Students are assigned so many essays to write in college that it’s a challenge to keep track of how they’re different. But the truth is most essays written at the college level fall under one of four categories: Exposition, Narration, Description and Persuasion.
*Note: While an essay generally falls under one of these main categories, a well-written essay incorporates a variety of these into the same assignment. For example, a Persuasive Essay (Persuasion) must first explain certain facts to the reader (Exposition).
Exposition Essays: attempts to inform the reader about something or seeks to explain something to them.
Narration: tells the reader about a particular event that has taken place, essentially a narrative, or a spoken or written account of connected events.
Description: describes a person, place or event through vivid language so that the reader can literally visualize what the student-writer is sharing.
Persuasion: takes a stand on something and attempts to persuade or convince the reader to adopt a similar mindset or stance on something, most times an issue or idea.
Types of Essays
Expository Essay: The writer explains something to their reader, a specific topic like poverty, through the use of factual information. Or it could be them telling the reader about their favorite place to travel.
Definition Essay: Some words like “Happiness” and “Love” mean different things to different people. Here, the writer defines a word subjectively and offer their personal, extended definition of it according to their own experiences, preconceived notions, and opinions.
Classification Essay: An organization of a particular item, subject, topic, term, etc., breaking it down in several ways (therefore classifying it) into categories, and then expounding on what comprises each category to better understand it as a whole.
Informative Essay: Serves to literally inform the reader about a particular subject, offering their objective, unbiased description (or explanation) of the subject they are informing about – as seen in instruction manuals, encyclopedias, news articles and other types of reference material.
Interview Essay: Like a news feature article, the writer interviews a person then shares what information they gathered in writhing It usually follows a theme of sorts, an angle, or has a narrowed scope.
Reflective Essay: The examination of a personal experience, the student-writer expressing their views on something that has happened to them in order to analyze and possibly learn from what took place.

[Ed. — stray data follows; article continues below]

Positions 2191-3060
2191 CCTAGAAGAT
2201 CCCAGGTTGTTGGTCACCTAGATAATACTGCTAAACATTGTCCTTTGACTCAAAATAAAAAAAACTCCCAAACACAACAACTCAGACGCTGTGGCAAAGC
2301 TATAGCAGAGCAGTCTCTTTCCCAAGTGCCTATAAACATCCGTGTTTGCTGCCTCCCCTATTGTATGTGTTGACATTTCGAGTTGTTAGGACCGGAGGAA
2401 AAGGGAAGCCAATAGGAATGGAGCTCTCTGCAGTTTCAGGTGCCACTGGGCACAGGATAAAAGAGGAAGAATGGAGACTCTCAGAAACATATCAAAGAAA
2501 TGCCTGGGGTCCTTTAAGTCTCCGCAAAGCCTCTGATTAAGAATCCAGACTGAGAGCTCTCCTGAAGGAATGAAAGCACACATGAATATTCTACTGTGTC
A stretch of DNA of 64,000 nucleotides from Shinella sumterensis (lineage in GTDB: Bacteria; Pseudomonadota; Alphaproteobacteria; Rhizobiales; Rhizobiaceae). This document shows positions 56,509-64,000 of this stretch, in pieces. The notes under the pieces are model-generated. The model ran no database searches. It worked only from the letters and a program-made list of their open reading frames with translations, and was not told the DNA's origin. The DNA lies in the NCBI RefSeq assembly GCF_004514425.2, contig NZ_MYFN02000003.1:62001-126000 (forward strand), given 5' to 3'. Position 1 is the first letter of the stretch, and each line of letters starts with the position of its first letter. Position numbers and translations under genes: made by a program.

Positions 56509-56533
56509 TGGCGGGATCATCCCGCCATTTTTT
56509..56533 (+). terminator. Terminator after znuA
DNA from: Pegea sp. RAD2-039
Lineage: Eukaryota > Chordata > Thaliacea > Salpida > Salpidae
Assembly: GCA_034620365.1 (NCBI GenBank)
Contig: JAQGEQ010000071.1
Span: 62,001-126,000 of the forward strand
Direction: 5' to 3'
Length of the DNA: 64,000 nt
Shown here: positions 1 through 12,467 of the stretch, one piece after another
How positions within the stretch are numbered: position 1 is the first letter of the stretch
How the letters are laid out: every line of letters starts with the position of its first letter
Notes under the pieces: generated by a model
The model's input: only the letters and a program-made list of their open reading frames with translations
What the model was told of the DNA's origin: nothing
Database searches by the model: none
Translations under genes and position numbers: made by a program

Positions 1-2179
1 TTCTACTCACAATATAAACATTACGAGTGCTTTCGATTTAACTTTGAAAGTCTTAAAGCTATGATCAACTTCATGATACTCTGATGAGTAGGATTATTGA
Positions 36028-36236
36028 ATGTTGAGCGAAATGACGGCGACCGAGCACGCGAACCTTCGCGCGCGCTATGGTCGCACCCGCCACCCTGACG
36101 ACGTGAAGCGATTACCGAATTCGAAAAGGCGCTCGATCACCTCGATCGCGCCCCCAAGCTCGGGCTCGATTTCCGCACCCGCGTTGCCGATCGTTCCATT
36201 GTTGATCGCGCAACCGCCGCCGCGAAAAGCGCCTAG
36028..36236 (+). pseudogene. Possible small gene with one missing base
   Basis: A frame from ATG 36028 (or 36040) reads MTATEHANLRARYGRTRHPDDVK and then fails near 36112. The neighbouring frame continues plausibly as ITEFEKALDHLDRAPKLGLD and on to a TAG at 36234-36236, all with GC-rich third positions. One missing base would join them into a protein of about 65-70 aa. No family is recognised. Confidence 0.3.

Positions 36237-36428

Process Essay: Like a set of directions, the student-writer explains how something is accomplished or how to achieve a certain result: how something is made, or how something works.
Compare and Contrast Essay: The illustration of the similarities and differences between two topics, objects, subjects, or terms, etc.
Cause and Effect Essay: The student-writer identifies patterns and explains the cause of a specific outcome, then chooses a scenario in which one action or event caused certain effects to take place; finally explaining what took place and why it happened.
Exploratory Essay: The main point is to inquire about an issue or question, gather information about it, the share it with readers. The student-writer, in the end, offers their take on the essay’s issue or question at hand and explains why they came to this decision.
Narrative Essay: A spoken or written account of several connected events; a telling of a story – the student-writer conveys some kind of experience to the reader, often anecdotal, experiential and personal in nature.
Personal Experience Essay: It’s drawn from the student writer's own personal, lived experience, one which they feel carries an important meaning when reflected upon and shared intimately with the reader.
Descriptive Essay: It’s like painting a picture with words and sentences so that the reader can visualize what the writer is describing to them.
Persuasive Essay: The student-writer makes a case for something and attempts to persuade the reader to adopt a certain belief or mentality.
Five-Paragraph Essay: Serves as a way for students to demonstrate they have read, comprehended, and can critically analyze material learned in a course. They are to build an essay that ultimately makes a well-defended argument in the form of a Thesis statement.
Analytical Essay: The student-writer analyzes a piece of literature by investigating and dissecting its various characteristics, elements, and components in order to arrive at a complete understanding of its meaning.
Evaluation Essay: The student-writer literally evaluates a subject, a work of literature, for example, based on a set of criteria, and offers their judgment about this subject.
Argumentative Essay: Centers on a narrowed, asserted Thesis Statement that argues for one side of a debatable issue. It’s very similar to the Persuasive and Five-Paragraph essays because it involves the student-writer defending an assertion.
Research Essay: The student-writer finds ample research on a given topic and conveys what they find to their reader in the form of a well-developed argument.
Critical Essay: The student-writer offers their objective critique on something, a piece of art, literature or a live performance, much like a reviewer or critic would.
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